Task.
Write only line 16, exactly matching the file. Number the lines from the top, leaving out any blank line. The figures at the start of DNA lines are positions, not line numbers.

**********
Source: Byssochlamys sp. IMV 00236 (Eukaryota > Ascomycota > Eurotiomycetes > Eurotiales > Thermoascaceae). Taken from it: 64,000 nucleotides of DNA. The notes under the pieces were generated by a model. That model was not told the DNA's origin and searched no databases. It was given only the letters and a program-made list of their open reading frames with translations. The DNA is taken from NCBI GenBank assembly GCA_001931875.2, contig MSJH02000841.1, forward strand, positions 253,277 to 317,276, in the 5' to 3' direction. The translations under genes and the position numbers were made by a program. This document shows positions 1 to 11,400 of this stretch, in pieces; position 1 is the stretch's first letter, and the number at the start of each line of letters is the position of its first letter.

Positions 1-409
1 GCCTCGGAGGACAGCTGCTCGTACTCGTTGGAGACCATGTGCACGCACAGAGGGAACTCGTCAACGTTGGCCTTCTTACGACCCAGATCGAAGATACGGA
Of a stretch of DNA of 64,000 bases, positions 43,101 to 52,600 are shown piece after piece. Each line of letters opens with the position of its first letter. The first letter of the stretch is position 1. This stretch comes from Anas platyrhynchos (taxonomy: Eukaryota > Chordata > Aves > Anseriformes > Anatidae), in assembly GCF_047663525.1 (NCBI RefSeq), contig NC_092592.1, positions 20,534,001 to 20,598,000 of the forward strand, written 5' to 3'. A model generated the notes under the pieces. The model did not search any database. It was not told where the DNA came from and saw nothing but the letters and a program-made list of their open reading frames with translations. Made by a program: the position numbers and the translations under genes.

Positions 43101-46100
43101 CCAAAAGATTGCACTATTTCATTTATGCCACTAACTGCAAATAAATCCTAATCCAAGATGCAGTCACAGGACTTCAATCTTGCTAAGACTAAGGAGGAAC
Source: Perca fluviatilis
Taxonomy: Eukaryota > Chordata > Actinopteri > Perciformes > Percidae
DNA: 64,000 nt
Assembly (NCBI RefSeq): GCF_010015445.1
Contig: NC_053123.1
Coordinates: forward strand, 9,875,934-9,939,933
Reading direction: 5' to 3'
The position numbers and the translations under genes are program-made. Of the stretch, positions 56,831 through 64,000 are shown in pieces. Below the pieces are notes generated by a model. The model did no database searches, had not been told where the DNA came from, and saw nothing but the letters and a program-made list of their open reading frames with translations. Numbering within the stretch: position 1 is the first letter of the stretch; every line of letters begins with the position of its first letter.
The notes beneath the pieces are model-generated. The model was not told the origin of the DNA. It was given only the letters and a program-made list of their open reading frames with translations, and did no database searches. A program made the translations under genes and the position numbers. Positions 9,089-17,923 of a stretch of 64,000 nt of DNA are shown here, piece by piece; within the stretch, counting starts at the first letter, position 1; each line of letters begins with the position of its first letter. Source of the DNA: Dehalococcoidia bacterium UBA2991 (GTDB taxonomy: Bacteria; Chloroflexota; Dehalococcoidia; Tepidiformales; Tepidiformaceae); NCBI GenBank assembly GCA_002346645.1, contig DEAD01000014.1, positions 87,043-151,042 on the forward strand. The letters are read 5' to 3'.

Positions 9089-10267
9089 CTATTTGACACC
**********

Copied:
Positions 9089-10267